I've three options MGWR, GSR and CIE.

Whilst my original intention was to model Dromahair in the late 40s since starting the layout I'm increasingly drawn to the MGWR as a prototype. As a result in the long term I might model something joint with the SLNCR, I'm currently considering Sligo station and shed, but may chose something fictional (there's plenty of might-have-been lines in the neck of the woods).

I quite like the idea of mid 30s GSR. From the Casserley photos in Jonathan Beaumont's Rails to Achill book there is plenty of pre-grouping rolling stock still in evidence and I would be able to run chocolate and cream carriages along side the earlier maroon. That would exclude CIE. I just need to decide between GSR and MGWR.

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Hi Midland Man,

For etched kits I always use Halford''s primer in aerosol spray cans.

As long as you warm the cans it gives good coverage and adheres well, I've never seen the need for more expensive etched primers.

I tend to brush paint the chassis and anything black.

The body may be sprayed (aerosol spray again) or brush painted, depending on what colours in what format I have in stock;

I do have an airbrush, bought about 10 years ago, but embarrassingly have never used it. It's on my "to learn" list.

Edited by Angus
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Rattle cans rule! I too have an airbrush and compressor, but they are things that need practice. The set up and cleaning time is exponentially greater than painting time too, so it's best to store up work to make it worthwhile.

 Minor health warning though - JHBAchill will not be amused to hear of wagon chassis being painted black!

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2 hours ago, David Holman said:

Rattle cans rule! I too have an airbrush and compressor, but they are things that need practice. The set up and cleaning time is exponentially greater than painting time too, so it's best to store up work to make it worthwhile.

 Minor health warning though - JHBAchill will not be amused to hear of wagon chassis being painted black! 🤣🤣🤣🤣

It seemed like that at the beginning but as you have a few goes at it, takes less and less time, and before you know it cleaning up becomes quick and easy. I have it down to 120 seconds. You could do it in your sleep once you get used to it and learn more and more shortcuts. The first time I dismantled my airbrush two years ago I feared I would never manage to put it back together again, and if I did, it would never work properly again.

I agree the spray rattle cans like halfords are great for priming (ie once kept warm) and also Humbrol acrylic varnishes (Gloss for decals) and Matt for finishing. But I really do recommend giving an airbrush a try, and get past that first mental block which I refused to pass for a year after 1st getting a brush. Once you get going you'll never look back and learn all kinds of tricks by yourself. First time just spray a bit of white paper or an old piece of rolling stock that is not precious to you. The beauty of acrylics is its forgiving if you make a boo-boo. Make many boo-boos cause that's how your learn the most. :) :)    I made heaps of all merciful boo boos.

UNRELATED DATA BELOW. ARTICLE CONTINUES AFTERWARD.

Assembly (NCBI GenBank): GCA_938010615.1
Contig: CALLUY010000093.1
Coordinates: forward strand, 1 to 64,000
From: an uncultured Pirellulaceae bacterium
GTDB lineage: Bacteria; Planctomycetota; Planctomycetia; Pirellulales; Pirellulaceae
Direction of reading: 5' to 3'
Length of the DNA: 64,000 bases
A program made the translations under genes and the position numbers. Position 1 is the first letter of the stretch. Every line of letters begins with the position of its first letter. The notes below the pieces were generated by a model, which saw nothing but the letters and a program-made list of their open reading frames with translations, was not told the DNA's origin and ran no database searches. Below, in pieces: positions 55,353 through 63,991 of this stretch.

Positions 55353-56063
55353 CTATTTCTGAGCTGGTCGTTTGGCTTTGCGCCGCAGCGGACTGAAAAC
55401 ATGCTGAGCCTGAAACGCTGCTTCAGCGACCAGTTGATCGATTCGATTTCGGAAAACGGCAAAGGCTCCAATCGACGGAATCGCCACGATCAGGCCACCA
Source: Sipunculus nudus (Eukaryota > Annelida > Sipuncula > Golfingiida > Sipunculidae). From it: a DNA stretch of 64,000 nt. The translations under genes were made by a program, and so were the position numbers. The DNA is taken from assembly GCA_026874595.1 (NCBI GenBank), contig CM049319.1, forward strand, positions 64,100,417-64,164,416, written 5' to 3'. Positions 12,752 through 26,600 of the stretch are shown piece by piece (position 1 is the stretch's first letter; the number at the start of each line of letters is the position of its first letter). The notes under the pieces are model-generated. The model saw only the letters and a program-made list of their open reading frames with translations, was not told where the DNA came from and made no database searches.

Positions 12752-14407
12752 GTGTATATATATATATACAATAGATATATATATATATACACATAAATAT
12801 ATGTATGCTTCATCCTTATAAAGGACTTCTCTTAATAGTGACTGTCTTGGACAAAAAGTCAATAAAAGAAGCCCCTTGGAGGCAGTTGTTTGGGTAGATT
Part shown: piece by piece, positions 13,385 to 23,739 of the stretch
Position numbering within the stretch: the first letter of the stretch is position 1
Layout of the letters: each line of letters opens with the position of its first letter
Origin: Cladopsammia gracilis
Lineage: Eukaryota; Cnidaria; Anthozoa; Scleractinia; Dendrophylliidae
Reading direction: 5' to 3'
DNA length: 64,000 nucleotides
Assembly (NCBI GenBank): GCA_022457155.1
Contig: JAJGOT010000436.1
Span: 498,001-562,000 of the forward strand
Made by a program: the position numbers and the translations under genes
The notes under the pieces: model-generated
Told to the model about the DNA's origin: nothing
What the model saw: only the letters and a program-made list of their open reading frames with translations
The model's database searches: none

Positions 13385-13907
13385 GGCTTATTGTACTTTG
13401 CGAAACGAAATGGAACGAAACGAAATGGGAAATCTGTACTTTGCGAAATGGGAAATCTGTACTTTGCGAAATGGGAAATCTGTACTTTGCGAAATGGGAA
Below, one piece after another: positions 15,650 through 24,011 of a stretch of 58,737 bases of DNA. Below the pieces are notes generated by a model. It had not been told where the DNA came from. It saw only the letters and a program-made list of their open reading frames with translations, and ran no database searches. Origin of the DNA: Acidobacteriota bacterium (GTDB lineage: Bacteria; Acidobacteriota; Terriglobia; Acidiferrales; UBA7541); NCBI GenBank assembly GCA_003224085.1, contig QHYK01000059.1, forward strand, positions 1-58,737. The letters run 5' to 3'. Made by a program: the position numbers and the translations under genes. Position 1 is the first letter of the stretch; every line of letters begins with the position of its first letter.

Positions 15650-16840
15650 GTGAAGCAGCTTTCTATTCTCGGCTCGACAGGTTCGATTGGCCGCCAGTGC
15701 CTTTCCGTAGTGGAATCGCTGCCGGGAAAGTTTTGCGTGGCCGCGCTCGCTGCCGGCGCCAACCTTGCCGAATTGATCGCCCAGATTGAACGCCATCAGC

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10 hours ago, David Holman said:

Minor health warning though - JHBAchill will not be amused to hear of wagon chassis being painted black!

Hi David,

I fairness I try to avoid painting anything black (unless it's an LNWR engine) for chassis I use a mixture of gunmetal and black mixed to give a faded metallic dark grey.

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22 minutes ago, Angus said:

Hi David,

I fairness I try to avoid painting anything black (unless it's an LNWR engine) for chassis I use a mixture of gunmetal and black mixed to give a faded metallic dark grey.

I hope this chassis is not deemed black :) 

IMG_5406b.thumb.jpg.a5d4556c4f11b8150f732d96a0af5a2c.jpg

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Looks just right - a liberal coating of gunk, dunduckety mud and brake dust!

For about five seconds after leaving the paint shop, CIE and GSR wagons all carried the body colour on the chassis and roof too. Never black. 

Over time, the whole vehicle just got grubby looking all over, with rust showing on metal bits  - all exactly as you've done above. In black'n'white photos, rust-covered metalwork has in more recent times misled many who never saw them in use, to see the BnW photo as depicting the ironwork in a much darker colour, assumed to be black; but not so.

Roofs got darker due to loco exhausts.

What you have looks good - I might try to disguise the roof a bit more as if it was initially painted the same grey, if I was to be absolutely obsessive! But it looks a great job - excellent weathering as always!

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12 hours ago, David Holman said:

Minor health warning though - JHBAchill will not be amused to hear of wagon chassis being painted black!